Without Edward, Bella is portrayed as lost, thrown into a new school in a new town with a father she barely knows. All of Bella’s relationships before Edward are unfulfilling: Her mother is preoccupied with her younger boyfriend, her father feels like more of a stranger than a family member and her new friendships serve more as placeholders than genuine connections. Edward’s entrance into the picture represents a shift for Bella — an awakening from monotony, so to speak. But instead of functioning as an addition to her life, he becomes the center of it and a reason for living where there was, apparently, not one before. Bella’s growing desire is not only directed at Edward, but also at the world he belongs to. Her world is composed of divorced parents, ditzy friends and aimlessness, but his world is one filled with a loyal family, ageless beauty and unearthly powers. His is a world that Bella can only be a part of by association, which she soon realizes will never be enough. It is this realization that seduces Bella, the idea that Edward’s life of magnetism, beauty and strength is not quite hers, but eventually could be if she became a vampire. 

Bella’s goal of immortality would arguably be less worrisome if it weren’t for the fact that the person who dictates its fulfilment is Edward. He holds the power to change Bella, a reality that he continuously reminds her of, and objects to her wishes to be “turned,” justifying his reasoning with the logic that he wants to save Bella’s soul, since he no longer has his own. By practically eliminating Bella’s ability to exercise choice, Edward governs the path that her future will follow. Though it pains me to admit it, Edward’s initial refusal to change Bella may not be entirely motivated by authentic concern and adoration, but also by a concealed impulse to feel power over her.

The more I mulled it over, the more I began to realize that “Twilight” wasn’t the first time I’d kept my blinders on. Two of my favorite film relationships, J.D. and Veronica in the cult classic “Heathers” and Holly and Kit in “Badlands,” were also of questionable standing. While these two films differ from “Twilight” in their maturity levels and their much more obviously toxic romances, there is no doubt a pattern of illusory female control and real male power that runs between all three films. 

In the world of film, there seems to be a recurring tendency to romanticize relationships that revolve around violence, deception or infatuation, and to pass these relationships off as exceptional portrayals of love. The toxic and sinister relationship that director Michael Lehmann displays between charming-yet-psychotic J.D. and brilliant, quirky and fierce Veronica is one that sometimes comes off as romantic. When I first saw this film, I was wooed by J.D.’s bad-boy, carefree attitude and, because of this, was partly able to set aside the fact that he murders his classmates and is completely deranged.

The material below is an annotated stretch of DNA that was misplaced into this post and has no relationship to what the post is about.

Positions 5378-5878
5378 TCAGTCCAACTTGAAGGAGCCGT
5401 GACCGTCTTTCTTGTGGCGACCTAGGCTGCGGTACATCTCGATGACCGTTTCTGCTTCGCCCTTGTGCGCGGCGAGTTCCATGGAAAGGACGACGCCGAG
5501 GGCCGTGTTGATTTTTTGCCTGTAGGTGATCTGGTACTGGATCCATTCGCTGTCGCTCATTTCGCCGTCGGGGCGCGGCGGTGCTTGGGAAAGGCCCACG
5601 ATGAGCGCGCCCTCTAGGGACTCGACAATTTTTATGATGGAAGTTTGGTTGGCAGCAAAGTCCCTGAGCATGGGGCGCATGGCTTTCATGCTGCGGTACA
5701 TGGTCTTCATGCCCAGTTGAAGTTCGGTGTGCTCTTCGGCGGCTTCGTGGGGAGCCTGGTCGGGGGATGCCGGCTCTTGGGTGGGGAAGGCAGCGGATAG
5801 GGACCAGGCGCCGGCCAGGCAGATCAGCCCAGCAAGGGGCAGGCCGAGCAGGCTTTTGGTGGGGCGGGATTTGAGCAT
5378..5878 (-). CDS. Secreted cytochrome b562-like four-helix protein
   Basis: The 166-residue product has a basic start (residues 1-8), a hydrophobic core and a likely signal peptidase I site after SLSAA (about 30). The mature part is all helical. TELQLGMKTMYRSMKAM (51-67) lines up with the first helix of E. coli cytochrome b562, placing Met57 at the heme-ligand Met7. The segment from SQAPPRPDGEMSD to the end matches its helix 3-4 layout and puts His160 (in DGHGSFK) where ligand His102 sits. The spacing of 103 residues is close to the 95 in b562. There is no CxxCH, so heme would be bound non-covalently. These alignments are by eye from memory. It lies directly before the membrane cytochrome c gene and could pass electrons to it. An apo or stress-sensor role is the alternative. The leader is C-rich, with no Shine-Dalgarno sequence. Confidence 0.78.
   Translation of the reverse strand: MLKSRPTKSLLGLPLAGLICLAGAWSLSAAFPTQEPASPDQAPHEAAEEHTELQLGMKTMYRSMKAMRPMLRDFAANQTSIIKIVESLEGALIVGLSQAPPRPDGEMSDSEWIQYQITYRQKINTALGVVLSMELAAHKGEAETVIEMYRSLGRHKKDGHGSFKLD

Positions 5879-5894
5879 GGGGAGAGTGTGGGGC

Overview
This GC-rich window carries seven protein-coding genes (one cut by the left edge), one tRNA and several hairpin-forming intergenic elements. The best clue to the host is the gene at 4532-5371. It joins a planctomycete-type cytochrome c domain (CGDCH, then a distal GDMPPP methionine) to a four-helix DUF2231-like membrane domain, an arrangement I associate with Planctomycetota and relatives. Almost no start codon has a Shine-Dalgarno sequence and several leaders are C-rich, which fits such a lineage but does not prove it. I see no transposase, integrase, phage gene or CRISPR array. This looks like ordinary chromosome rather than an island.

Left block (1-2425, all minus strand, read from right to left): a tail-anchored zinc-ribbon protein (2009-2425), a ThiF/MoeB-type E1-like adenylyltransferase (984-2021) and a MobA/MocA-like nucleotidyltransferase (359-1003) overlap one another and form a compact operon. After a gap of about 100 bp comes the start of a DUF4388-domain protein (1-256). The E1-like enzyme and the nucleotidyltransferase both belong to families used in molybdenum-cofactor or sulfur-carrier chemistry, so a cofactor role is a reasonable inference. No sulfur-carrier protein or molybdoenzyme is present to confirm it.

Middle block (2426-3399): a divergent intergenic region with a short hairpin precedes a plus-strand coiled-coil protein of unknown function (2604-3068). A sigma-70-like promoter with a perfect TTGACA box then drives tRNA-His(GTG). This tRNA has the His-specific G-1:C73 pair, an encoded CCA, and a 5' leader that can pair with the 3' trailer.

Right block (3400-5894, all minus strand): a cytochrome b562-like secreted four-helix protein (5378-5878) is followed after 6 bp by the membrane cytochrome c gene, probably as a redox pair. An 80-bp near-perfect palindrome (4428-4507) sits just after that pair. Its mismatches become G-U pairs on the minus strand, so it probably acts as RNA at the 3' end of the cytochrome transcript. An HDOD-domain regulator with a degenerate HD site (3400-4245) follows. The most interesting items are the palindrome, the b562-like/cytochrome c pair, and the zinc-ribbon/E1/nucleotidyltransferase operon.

Though obviously diverging into a much darker genre than “Twilight,” J.D.’s allure for Veronica is much like Edward’s for Bella. Both boys extend the opportunity for an escape from the mundane pattern of high school life. Like Bella, Veronica finds herself immersed in J.D.’s world, which puts her further and further out of touch with her own (and her sanity). His coaxing brings out a different, sinister side to her and, for a while at least, she embraces it. Though Veronica eventually gets a grip and, remembers that murder is wrong, she has to break away from J.D.’s control in order to do so.

We can compare these relationships to that of Holly and Kit from “Badlands,” the 1973 Terrence Malick movie. Holly, the female protagonist in “Badlands,” goes on a murderous escapade across the country after the male lead, Kit, kills his girlfriend’s father. Kit is trigger-happy, killing without real motive and still somehow charming audiences both within and outside of the film. Similar to “Heathers,” “Badlands” paints an oddball, disturbing romance in which an attractive couple gets caught up in crazy, violent antics that yield disastrous results yet remain bizarrely romantic.

Though all three of the aforementioned films vary considerably, the common thread of idealized, unrealistic and perilous romance remains consistent. From Romeo’s impulsive murder of Tybalt, to J.D.’s obsession with eliminating Veronica’s friends, to Kit’s insensitivity towards violence in general, these depictions have lead me to believe that the idealization of destructive and twisted teenage “love” is something deeply ingrained in the culture of film.

Now comes the big question: Are films responsible for showing realistic exemplifications of “young love” instead of illustrating ridiculously unhealthy relationships? Or is there an artfulness and beauty to idealized, over-dramatized and often dangerous romantic depictions? Films have an undeniable power to shape our understanding not only of the world around us, but about ourselves as well. In the midst of a rising demand for more diverse, well-rounded and realistic roles for women in film, it is essential to consider the repercussions that films can have on a young girl’s confidence in her sexuality, awareness of herself worth and conception of what a healthy relationship looks like.

Perhaps the problem is not that films like “Twilight,” “Heathers” and “Badlands” present young, heavily female audiences with risqué, dark or destructive relationships, but rather that there is no dissection of these contentious themes in the films. Blindly romanticizing relationships filled with drama, instability and immorality will understandably confuse young viewers, taking away the message that something as serious as murder and suicide can be taken lightly if it is a labor of love.